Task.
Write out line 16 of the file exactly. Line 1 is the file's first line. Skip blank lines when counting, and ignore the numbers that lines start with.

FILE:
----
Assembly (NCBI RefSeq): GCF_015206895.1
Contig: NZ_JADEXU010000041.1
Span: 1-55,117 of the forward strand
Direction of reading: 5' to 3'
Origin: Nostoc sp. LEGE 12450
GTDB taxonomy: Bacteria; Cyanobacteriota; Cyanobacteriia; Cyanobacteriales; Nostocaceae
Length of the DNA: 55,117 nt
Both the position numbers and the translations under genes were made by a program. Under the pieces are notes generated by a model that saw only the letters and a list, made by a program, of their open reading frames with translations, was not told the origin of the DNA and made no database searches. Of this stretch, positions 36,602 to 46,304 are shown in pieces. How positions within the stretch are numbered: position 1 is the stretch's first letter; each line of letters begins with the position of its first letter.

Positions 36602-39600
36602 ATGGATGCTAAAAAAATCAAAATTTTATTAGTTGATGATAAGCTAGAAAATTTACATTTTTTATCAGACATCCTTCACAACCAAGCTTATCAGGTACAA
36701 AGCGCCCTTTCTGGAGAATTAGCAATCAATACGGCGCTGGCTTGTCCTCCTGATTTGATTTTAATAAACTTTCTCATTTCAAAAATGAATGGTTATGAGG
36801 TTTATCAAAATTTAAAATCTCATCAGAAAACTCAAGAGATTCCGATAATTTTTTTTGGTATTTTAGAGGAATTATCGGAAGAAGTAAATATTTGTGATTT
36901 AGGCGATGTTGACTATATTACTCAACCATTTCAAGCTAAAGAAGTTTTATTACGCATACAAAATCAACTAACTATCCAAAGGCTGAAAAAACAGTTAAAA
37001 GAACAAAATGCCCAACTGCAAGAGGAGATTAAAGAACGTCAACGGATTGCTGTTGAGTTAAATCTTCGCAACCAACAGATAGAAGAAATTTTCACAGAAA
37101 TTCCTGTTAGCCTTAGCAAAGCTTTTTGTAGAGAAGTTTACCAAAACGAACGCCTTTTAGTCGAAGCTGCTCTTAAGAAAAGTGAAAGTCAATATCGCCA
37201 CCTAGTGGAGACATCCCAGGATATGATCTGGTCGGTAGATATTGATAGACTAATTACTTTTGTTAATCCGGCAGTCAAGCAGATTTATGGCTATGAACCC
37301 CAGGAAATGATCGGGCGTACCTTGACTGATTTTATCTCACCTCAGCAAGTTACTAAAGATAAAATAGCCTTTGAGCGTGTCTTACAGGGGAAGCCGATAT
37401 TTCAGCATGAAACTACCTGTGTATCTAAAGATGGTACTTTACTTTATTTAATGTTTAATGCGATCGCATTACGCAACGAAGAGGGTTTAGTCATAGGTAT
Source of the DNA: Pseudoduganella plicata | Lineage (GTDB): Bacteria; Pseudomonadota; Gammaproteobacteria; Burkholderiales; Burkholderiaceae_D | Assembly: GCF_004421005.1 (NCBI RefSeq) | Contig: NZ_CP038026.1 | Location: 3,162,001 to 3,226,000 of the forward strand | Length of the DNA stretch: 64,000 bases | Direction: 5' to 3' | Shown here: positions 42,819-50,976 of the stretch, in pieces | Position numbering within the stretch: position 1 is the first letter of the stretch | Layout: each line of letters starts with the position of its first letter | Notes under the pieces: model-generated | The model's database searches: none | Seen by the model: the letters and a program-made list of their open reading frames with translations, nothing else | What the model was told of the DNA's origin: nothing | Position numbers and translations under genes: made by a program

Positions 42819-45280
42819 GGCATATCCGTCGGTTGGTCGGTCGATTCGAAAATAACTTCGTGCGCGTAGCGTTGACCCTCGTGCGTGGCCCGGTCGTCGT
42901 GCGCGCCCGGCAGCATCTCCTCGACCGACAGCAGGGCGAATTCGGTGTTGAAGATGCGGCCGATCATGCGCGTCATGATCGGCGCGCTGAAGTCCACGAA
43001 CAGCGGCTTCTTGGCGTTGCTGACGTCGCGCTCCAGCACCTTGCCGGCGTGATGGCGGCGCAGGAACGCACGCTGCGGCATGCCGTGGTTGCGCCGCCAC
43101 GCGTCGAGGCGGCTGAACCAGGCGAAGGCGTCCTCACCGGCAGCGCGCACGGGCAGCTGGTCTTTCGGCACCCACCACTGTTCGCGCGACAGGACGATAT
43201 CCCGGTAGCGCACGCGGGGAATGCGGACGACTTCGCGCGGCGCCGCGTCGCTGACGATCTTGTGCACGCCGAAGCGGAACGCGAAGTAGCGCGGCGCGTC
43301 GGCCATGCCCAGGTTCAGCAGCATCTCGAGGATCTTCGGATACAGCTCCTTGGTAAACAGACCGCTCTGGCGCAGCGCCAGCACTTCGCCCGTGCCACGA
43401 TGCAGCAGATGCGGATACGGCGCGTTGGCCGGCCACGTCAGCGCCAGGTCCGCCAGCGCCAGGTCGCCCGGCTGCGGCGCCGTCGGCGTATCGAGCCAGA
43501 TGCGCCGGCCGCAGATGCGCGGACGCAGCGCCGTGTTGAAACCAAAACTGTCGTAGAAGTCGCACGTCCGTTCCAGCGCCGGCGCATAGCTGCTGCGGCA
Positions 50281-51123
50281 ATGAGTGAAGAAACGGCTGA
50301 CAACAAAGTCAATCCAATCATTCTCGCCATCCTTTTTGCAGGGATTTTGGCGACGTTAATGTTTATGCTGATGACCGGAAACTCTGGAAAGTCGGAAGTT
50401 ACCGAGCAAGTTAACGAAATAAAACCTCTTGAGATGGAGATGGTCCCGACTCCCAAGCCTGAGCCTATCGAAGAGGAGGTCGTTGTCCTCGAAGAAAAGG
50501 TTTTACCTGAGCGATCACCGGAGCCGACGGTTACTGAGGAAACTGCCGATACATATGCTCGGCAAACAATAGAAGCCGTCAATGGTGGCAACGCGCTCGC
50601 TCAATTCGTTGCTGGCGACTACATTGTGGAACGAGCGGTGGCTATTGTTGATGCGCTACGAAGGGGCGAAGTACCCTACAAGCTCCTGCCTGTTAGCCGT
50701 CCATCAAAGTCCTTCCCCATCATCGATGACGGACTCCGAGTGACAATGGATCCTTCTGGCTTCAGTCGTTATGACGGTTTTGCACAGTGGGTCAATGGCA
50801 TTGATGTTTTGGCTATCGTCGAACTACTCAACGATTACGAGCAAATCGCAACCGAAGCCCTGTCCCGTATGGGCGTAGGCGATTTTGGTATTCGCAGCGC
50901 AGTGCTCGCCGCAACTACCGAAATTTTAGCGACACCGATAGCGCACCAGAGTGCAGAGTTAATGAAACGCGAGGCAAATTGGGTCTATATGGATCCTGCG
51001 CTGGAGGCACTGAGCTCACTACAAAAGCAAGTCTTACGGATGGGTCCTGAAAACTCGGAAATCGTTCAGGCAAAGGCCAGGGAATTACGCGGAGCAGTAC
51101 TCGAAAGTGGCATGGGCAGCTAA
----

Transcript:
37201 CCTAGTGGAGACATCCCAGGATATGATCTGGTCGGTAGATATTGATAGACTAATTACTTTTGTTAATCCGGCAGTCAAGCAGATTTATGGCTATGAACCC